SQL> select index_name, null partition_name, num_rows, s.blocks, leaf_blocks, status from dba_indexes i, dba_segments s where i.index_name = s.segment_name andtable_name='MUSE' and partitioned = 'NO'
2  union select index_name, i.partition_name, num_rows, s.blocks, leaf_blocks, status from dba_ind_partitions i, dba_segments s where i.partition_name = s.partition_name and index_name like 'MUSE%';

INDEX_NAME      PARTITION_NAME    NUM_ROWS     BLOCKS LEAF_BLOCKS STATUS
--------------- --------------- ---------- ---------- ----------- --------
MUSE_CODE_I     CODE_P1            1000000       4224        4135 USABLE
MUSE_CODE_I     CODE_P2            1000000       4352        4177 USABLE
MUSE_ID_I                          2000000       9216        5849 VALID

Having updated the global indexes and having effectively deleted 1/3 of the table with the lowest ID values, if we were to now try and find the current minimum ID value:

SQL> select min(id) from muse;
MIN(ID)
----------
1000001

Execution Plan
----------------------------------------------------------
Plan hash value: 2104594370
----------------------------------------------------------------------------------------
| Id  | Operation                  | Name      | Rows  | Bytes | Cost (%CPU)| Time     |
----------------------------------------------------------------------------------------
|   0 | SELECT STATEMENT           |           |     1 |     6 |     3   (0)| 00:00:01 |
|   1 |  SORT AGGREGATE            |           |     1 |     6 |            |          |
|   2 |   INDEX FULL SCAN (MIN/MAX)| MUSE_ID_I |     1 |     6 |     3   (0)| 00:00:01 |
----------------------------------------------------------------------------------------

Statistics
----------------------------------------------------------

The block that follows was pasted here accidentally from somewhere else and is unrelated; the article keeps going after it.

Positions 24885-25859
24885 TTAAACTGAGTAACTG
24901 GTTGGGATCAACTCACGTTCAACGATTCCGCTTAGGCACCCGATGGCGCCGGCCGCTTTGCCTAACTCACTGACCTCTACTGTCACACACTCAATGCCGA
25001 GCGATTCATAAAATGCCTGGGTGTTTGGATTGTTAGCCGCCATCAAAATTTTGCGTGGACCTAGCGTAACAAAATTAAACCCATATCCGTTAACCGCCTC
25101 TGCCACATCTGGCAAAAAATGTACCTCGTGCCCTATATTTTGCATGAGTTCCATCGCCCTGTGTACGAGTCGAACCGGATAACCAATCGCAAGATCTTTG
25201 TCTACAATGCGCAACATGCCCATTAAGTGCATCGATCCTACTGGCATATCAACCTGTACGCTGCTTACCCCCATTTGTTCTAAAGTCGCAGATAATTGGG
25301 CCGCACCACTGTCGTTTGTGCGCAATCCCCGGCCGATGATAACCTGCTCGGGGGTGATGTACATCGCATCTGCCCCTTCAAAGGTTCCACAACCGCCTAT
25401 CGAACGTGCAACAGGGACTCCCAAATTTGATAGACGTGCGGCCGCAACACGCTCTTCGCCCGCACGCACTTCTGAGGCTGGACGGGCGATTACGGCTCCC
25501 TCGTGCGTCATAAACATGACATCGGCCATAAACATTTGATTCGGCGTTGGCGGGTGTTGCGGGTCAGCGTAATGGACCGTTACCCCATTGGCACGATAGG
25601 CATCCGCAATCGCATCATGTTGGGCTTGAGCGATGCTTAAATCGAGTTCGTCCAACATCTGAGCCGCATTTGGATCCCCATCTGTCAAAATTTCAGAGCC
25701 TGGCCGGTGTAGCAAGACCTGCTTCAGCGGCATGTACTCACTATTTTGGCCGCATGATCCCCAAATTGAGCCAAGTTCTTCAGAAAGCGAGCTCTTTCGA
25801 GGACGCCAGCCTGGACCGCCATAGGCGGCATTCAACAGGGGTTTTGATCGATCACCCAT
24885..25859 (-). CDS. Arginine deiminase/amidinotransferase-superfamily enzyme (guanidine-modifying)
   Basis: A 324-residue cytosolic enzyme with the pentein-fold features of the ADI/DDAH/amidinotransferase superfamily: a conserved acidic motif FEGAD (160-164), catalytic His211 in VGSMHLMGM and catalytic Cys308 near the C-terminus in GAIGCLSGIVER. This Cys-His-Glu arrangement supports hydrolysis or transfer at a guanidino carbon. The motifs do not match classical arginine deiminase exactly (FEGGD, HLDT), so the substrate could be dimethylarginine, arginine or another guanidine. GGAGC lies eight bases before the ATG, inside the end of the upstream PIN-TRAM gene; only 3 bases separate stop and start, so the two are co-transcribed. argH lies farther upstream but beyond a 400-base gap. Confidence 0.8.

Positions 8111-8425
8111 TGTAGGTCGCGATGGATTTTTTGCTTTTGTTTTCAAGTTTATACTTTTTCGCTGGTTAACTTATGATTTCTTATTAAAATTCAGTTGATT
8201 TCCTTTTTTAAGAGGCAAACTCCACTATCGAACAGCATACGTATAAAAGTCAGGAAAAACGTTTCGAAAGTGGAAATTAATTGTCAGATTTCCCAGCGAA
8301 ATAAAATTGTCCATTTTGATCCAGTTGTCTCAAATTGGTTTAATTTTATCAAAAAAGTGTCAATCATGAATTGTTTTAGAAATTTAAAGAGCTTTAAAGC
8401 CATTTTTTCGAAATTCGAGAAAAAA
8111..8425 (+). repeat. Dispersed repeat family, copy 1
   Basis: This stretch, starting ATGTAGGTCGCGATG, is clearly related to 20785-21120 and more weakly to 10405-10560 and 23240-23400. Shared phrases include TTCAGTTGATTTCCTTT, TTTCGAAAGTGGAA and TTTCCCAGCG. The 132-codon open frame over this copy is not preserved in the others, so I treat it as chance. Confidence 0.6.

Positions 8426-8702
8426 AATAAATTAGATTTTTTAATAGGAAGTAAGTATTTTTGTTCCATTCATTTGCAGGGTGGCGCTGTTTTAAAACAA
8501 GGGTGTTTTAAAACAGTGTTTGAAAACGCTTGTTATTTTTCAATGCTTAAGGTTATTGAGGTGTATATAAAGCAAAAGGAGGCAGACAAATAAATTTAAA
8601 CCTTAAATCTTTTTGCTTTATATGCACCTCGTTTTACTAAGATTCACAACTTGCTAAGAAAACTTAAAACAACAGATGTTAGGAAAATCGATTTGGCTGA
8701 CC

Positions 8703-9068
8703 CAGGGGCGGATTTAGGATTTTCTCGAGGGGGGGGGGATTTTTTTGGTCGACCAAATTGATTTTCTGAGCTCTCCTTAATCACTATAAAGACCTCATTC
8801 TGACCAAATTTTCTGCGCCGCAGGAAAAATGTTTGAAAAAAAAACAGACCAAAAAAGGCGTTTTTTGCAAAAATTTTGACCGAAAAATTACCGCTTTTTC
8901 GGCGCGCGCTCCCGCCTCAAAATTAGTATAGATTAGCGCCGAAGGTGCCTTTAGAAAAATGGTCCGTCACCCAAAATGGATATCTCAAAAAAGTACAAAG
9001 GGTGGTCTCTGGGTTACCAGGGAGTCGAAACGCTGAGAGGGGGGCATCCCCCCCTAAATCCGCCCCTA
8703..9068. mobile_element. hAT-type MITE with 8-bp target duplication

0  recursive calls
0  db block gets
2787  consistent gets
0  physical reads
0  redo size
528  bytes sent via SQL*Net to client
520  bytes received via SQL*Net from client
2  SQL*Net roundtrips to/from client
0  sorts (memory)
0  sorts (disk)
1  rows processed

The CBO is trying to use the index via the Index Full Min/Max Scan to quickly find this minimum ID. However, it keeps hitting leaf blocks with nothing but empty/deleted entries due to dropping the table partition, until it gets through roughly 1/3 of all the index leaf blocks before finally finding the first (and so minimum) non-deleted index value. As such, at 2,787 consistent gets, it’s a relatively expensive operation.

If however, we were to insert a whole bunch of new rows into the table (note these are rows with an ID value greater than existing rows) and then re-run the same query:

SQL> insert into muse select rownum+3000000, mod(rownum,100000), 'DAVID BOWIE'
from dual connect by level <= 1000000;

1000000 rows created.

SQL> commit;

Commit complete.

SQL> select min(id) from muse;

MIN(ID)
----------
1000001

Execution Plan
----------------------------------------------------------

Plan hash value: 2104594370
----------------------------------------------------------------------------------------
| Id  | Operation                  | Name      | Rows  | Bytes | Cost (%CPU)| Time     |
----------------------------------------------------------------------------------------
|   0 | SELECT STATEMENT           |           |     1 |     6 |     3   (0)| 00:00:01 |
|   1 |  SORT AGGREGATE            |           |     1 |     6 |            |          |
|   2 |   INDEX FULL SCAN (MIN/MAX)| MUSE_ID_I |     1 |     6 |     3   (0)| 00:00:01 |
----------------------------------------------------------------------------------------

Statistics
----------------------------------------------------------

0  recursive calls